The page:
Your opinion does count, but it counts equally as much as anyone else’s opinion in your group. If you express an opinion that is not in sync with the group, encourage everyone to give their thoughts on the subject.
Have someone take minutes of every meeting and get copies to all the committee members and advisor(s) (or post in a regular location). Keep the original in your files.
Here again, you cannot rely on memory about an event six months after. Keep reports of all events, information collected, and who sponsored or helped. This is also a good way to document the good things your group is accomplishing.
You cannot do a good job unless you know how much money has been spent and how much you have left in your budget. You should keep a record of all expenditures. When in doubt, don’t be afraid to visit Student Involvement and ask for help.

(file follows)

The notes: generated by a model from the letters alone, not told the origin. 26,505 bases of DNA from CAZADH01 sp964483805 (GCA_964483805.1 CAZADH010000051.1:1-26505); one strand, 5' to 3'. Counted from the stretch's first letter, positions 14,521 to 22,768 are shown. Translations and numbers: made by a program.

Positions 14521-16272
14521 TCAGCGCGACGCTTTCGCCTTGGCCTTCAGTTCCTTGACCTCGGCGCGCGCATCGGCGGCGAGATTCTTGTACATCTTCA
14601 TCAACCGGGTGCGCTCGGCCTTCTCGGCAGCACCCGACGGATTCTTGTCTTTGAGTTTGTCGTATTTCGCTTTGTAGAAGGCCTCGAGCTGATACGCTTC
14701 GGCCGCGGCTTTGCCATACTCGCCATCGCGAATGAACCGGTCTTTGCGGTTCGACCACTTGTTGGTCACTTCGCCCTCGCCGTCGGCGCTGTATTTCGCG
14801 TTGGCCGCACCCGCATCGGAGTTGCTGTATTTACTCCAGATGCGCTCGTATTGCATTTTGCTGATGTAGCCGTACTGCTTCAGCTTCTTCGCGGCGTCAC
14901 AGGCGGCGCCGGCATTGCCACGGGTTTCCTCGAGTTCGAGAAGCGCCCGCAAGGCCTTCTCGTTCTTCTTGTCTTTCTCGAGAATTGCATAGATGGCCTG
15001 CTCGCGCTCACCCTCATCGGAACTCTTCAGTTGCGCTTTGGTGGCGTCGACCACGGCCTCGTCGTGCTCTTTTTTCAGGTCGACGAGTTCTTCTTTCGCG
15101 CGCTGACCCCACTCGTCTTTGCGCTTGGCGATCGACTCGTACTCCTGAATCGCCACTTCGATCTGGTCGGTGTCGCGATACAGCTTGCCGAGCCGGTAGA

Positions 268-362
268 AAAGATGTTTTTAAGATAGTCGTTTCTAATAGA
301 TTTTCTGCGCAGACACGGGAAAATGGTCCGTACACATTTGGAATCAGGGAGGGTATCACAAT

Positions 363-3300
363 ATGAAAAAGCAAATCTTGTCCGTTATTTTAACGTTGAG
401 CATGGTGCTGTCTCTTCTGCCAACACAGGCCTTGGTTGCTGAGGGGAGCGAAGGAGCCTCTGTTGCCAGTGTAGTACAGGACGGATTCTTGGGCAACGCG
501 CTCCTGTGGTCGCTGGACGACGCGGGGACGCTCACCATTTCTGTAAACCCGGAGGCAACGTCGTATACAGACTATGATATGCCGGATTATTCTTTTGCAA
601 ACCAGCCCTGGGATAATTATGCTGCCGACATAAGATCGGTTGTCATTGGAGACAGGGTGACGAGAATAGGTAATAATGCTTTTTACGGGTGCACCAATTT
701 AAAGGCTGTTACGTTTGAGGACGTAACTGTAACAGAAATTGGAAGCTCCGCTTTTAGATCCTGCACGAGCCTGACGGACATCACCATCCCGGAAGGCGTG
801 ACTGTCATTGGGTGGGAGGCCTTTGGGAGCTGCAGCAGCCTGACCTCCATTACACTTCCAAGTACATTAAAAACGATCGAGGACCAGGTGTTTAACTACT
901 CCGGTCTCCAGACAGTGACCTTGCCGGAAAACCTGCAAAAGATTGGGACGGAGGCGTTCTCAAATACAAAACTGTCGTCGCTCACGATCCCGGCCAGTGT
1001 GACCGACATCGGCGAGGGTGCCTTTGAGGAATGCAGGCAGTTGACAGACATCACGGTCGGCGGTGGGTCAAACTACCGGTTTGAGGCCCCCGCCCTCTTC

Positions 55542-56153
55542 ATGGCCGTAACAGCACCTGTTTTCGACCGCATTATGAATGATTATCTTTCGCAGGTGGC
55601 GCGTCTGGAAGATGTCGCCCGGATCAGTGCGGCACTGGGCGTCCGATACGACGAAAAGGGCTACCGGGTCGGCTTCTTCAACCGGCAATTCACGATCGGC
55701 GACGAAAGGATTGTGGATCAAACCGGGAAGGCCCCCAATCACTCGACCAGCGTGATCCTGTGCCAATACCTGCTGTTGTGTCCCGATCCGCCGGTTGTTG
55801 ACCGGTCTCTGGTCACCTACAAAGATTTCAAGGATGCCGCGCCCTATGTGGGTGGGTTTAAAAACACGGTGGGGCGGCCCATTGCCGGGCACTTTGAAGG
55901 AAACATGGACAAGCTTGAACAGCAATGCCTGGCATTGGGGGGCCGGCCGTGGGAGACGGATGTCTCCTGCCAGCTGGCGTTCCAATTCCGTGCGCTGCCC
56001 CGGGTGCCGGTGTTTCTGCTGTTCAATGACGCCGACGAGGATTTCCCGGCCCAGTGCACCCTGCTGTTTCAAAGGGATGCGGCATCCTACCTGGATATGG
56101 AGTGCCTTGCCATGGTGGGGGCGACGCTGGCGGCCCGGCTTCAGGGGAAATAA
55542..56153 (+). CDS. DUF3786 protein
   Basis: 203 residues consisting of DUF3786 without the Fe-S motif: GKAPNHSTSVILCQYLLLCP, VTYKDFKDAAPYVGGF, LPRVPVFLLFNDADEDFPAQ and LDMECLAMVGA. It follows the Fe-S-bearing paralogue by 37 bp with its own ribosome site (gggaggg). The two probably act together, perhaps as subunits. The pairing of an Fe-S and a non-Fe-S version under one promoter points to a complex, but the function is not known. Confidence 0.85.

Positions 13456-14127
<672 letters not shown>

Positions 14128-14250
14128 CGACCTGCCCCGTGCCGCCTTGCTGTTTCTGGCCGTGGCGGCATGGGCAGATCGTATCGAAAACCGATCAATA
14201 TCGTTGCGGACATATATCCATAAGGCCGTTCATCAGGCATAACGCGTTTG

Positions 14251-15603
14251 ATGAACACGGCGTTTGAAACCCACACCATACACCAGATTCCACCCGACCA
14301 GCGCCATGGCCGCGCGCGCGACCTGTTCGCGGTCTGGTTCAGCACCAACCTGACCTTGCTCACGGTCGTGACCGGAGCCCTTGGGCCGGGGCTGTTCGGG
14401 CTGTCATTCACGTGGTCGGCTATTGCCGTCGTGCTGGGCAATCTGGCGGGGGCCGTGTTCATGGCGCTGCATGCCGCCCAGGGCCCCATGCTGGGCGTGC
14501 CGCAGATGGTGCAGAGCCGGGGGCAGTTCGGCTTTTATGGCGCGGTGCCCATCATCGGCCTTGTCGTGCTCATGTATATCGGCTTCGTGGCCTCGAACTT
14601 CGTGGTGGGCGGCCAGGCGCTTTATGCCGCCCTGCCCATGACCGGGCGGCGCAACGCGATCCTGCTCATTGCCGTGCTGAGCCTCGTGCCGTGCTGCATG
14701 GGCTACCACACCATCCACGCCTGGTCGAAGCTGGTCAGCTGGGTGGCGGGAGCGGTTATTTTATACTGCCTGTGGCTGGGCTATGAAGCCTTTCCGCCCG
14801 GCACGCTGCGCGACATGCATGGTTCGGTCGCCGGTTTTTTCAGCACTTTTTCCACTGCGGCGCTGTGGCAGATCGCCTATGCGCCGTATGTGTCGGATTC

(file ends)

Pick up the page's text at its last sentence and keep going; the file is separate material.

A lot of material from various sources will be routed to each organization officer. Keep anything of interest to your organization to build a large database of information available to your group. During the quiet months (break and summer), collecting ideas from other schools may help. Informed groups are productive groups.
You learn from mistakes. You and your organization members should honestly evaluate every activity you plan and carry out. Also, about twice a year go back to your basic mission statement and see if you are still on track.
In order to build more satisfying relationships with the members of your organization, make a conscious effort to express more gratitude, appreciation, delight, affirmation, and encouragement. Appreciation rewards your members and lets them know that their many contributions are noticed. No matter how routine an action might be, saying “thanks” helps members feel their contribution was worth the effort. It takes an active awareness to continue giving appreciation.